How to Apply for an LTC and FID Card
Per Massachusetts law, residents and non-residents cannot possess guns in public or private spaces without an FID or LTC. This regulation includes individuals’ homes and vehicles (§§ 129B, 131, and 131F).
An LTC allows a person twenty-one (21) years or older to own and purchase a handgun, large capacity weapon, and/or stun gun. An FID card enables a person eighteen (18) years or older to buy and possess a rifle or shotgun.
Restricted FID cards allow individuals under eighteen (18) years of age to possess self-defense spray lawfully. However, teenagers between fourteen (14) and seventeen (17) need parental or guardian permission to apply.
Massachusetts also offers licenses to possess machine guns and gun club licenses to exclusive people. Furthermore, only the Colonel of the State Police holds power to give someone a gun club license.
Step 1 – Prerequisites
Disqualified individuals may not apply for an LTC or FID card (§ 129C). Therefore, interested parties should familiarize themselves with the state’s requirements as they do not issue refunds to denied applicants.
Residents and non-residents applying for a license cannot have felonies on their record, convictions of violent crime, or offenses that led to imprisonment for more than two (2) years. They must not have a recent history of admittance to a hospital or institution for mental illness, alcohol addiction, or substance abuse. If they have a mental health record that dates back five (5) years or longer, they can apply with a licensed physician or clinical psychologist statement.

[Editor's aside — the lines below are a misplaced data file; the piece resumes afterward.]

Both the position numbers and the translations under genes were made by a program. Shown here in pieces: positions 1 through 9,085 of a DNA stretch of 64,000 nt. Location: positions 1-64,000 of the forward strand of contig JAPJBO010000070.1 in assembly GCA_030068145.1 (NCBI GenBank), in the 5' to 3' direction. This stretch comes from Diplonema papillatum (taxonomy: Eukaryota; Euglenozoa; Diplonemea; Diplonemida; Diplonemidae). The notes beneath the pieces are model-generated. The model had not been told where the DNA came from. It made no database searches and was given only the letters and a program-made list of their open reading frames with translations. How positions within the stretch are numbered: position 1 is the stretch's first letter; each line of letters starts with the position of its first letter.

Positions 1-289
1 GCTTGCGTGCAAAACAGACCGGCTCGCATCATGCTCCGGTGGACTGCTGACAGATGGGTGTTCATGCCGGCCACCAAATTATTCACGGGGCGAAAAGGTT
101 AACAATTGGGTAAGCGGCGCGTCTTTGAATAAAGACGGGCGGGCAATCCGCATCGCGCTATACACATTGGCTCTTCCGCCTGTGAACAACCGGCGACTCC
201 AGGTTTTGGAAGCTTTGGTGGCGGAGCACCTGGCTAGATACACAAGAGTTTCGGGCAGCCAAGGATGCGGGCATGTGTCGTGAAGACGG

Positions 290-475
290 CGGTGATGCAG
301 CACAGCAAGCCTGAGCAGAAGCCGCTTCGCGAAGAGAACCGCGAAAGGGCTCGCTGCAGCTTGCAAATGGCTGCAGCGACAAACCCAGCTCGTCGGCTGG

Individuals twenty-one (21) years or older can apply for either license, whereas a person can only apply for an FID card between eighteen (18) and twenty (20). Parents or guardians must provide a statement for anyone between fourteen (14) and seventeen (17) to apply for an FID card.
Furthermore, the following individuals may not apply: 1) alien without legal permanent residency, 2) arrest warrants in any state, 3) fugitives, and 4) someone who forfeited U.S. citizenship.
Step 2 – Basic Firearms Safety Course
Per state law, individuals interested in an LTC, or FID card, must take an introductory firearms safety course from an accredited source. The Commonwealth provides a list of approved public and independent classes. After passing the education, the student must obtain a signed certification, which they must present to their local police station upon application.
Step 3 – Application
Residents and non-residents can apply for an LTC or FID card by visiting a nearby police station or sending the information through the mail. Each jurisdiction has specific regulations, so individuals should refer to local law for more details.